A new research, titled, “Metabolically normal obese people are protected from adverse effects following weight gain” suggests obesity does not always imply metabolic changes that lead to diabetes, stroke, or heart disease. The study was published January 2, 2015 in The Journal of Clinical Investigation.
According to the findings of a team of researchers at the Washington University School of Medicine in St. Louis, some of those diagnosed to be clinically obese do not have the tendency to develop the common metabolic abnormalities usually associated with being excessively overweight, such as developing an increased resistance to insulin, having high levels of triglycerides and low levels of HDL cholesterol, excess liver fat and high blood pressure. The obese individuals that did not display these metabolic problems at the beginning of the study did not develop them, despite gaining even more weight.
The study enrolled 20 participants who were determined to be obese. They were then asked to gain 15 pounds over several months in order to allow scientists to understand whether or not the extra weight would affect their metabolic functions. The study’s first author, Elisa Fabbrini, said in a press release: “Our goal was to have research participants consume 1,000 extra calories every day until each gained 6 percent of his or her body weight. This was not easy to do. It is just as difficult to get people to gain weight as it is to get them to lose weight.”
Participants gained weight by consuming high-calorie meals in fast-food restaurants, under a dietitian’s supervision. These restaurants provide rigorously regulated portion sizes, and very detailed nutritional information. Before and after the participants gained weight, they were thoroughly assessed by the researchers and medical professionals.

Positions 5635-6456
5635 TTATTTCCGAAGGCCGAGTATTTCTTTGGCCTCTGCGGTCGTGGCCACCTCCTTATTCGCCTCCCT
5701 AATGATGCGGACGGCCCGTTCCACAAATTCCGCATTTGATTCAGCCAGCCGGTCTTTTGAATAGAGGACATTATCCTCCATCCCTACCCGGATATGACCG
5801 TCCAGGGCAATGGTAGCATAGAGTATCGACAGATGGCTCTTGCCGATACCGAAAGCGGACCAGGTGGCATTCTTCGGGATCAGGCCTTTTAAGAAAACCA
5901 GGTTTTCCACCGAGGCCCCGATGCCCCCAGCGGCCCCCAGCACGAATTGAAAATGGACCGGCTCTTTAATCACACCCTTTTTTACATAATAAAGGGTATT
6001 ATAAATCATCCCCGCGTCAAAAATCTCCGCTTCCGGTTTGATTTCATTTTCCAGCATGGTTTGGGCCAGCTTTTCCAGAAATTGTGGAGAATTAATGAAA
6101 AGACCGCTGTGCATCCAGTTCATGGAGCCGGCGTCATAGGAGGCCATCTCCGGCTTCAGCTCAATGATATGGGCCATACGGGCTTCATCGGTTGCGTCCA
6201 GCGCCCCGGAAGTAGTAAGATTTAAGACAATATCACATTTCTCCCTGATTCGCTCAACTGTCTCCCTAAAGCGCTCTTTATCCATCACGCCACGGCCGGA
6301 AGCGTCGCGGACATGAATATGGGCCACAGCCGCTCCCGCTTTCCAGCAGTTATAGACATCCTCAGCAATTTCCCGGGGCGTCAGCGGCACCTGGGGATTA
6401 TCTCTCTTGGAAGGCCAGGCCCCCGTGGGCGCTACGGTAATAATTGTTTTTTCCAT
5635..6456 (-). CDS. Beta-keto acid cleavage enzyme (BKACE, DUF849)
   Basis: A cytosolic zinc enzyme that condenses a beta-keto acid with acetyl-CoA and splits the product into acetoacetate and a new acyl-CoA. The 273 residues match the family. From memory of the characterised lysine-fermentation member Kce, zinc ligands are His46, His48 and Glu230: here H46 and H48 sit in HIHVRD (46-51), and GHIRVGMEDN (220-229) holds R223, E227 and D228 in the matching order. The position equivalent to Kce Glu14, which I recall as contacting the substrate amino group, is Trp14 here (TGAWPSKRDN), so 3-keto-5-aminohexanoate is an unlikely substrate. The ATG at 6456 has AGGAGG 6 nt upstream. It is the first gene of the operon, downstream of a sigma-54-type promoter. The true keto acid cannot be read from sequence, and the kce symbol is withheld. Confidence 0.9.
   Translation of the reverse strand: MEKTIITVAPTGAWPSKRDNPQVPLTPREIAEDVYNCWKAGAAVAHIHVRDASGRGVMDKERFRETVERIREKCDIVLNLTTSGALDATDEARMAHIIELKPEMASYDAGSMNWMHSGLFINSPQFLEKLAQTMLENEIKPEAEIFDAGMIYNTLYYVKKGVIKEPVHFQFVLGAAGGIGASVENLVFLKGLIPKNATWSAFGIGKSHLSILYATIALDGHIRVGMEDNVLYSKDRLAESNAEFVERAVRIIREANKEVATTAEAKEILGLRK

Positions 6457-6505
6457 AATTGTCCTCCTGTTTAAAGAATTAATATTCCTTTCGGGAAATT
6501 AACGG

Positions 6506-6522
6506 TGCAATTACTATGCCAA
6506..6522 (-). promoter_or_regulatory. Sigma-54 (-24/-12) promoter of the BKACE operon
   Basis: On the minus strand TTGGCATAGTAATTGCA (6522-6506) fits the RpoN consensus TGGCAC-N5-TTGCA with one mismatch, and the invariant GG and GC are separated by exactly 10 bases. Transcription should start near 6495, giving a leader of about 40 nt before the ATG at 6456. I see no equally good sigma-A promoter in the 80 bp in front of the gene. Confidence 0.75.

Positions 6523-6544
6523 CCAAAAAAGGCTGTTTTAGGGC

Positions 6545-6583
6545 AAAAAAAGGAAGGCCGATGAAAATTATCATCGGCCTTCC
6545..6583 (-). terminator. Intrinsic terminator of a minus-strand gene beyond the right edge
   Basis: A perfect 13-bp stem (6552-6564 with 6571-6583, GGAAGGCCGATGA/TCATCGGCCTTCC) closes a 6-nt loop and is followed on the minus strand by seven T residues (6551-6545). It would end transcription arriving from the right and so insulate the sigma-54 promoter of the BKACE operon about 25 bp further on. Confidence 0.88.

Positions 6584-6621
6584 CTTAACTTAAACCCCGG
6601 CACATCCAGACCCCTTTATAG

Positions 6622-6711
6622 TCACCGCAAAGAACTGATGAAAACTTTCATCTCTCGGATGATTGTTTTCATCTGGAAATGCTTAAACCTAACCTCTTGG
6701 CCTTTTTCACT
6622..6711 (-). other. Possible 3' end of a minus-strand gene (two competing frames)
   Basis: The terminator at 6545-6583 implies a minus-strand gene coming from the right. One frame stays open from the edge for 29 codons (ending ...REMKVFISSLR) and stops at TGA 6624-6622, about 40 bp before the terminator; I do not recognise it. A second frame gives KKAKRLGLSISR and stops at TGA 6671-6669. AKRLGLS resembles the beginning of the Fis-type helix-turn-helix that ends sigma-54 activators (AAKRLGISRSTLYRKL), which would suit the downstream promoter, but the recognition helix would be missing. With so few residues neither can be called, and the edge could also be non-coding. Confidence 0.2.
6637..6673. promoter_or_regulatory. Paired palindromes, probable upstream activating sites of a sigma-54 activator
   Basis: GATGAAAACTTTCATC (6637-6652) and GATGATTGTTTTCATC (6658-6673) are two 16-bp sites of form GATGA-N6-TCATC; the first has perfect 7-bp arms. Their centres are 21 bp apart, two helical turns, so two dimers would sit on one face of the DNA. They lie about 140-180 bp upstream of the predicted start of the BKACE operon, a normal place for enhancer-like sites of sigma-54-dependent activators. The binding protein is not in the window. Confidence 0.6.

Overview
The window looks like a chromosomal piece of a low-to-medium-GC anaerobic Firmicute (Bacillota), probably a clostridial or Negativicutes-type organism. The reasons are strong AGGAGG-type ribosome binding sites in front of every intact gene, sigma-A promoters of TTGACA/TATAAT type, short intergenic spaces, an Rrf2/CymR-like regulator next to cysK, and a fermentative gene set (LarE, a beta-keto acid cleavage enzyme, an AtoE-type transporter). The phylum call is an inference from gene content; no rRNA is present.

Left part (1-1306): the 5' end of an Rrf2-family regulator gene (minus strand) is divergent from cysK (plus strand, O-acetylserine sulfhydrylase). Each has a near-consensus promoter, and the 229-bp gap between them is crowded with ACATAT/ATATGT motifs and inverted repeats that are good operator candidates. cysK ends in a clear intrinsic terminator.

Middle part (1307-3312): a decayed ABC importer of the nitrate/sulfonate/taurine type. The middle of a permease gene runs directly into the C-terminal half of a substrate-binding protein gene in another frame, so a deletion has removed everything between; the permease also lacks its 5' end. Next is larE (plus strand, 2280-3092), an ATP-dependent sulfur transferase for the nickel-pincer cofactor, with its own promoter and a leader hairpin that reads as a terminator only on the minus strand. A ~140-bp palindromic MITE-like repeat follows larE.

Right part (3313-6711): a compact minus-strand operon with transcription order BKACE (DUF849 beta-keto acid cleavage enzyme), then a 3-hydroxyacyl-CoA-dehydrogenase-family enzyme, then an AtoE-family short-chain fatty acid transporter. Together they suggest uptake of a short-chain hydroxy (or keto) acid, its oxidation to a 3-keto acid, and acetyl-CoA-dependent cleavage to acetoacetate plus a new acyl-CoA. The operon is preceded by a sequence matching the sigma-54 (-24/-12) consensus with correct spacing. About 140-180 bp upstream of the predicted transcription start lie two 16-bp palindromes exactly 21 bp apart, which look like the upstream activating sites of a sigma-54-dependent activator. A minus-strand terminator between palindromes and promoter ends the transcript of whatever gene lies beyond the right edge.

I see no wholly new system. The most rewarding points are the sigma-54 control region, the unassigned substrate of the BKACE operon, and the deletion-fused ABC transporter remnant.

Fabbrini and her colleagues observed that after gaining weight, the metabolic profiles of obese and metabolically-normal subjects remained the same and normal as they were before; however, those who were already assessed to have these metabolic anomalies manifested a significant worsening of their conditions.
“This research demonstrates that some obese people are protected from the adverse metabolic effects of moderate weight gain, whereas others are predisposed to develop these problems,” said senior investigator Samuel Klein, the director of Washington University’s Center for Human Nutrition. “This observation is important clinically because about 25 percent of obese people do not have metabolic complications. Our data shows that these people remain metabolically normal even after they gain additional weight.”
After the study was concluded, the researchers helped the participants lose the extra weight they had gained. “It’s important to point out that once the study was completed, we enrolled all subjects in our weight-loss program to make sure they lost all of the weight they had gained, or more,” noted Klein.
The presence and amount of fat within the liver and the role of genetics in fat tissue accumulation were some points that seemed to determine the differences between metabolically normal and abnormal patients. “These results suggest that the ability of body fat to expand and increase in a healthy way may protect some people from the metabolic problems associated with obesity and weight gain,” Klein added.
More studies are required to understand the multiple diseases that may be influenced by obesity, and the reason why there are some individuals who are significantly less at risk of developing those same complications. Klein and his team are planning more projects that can bring them closer to those answers.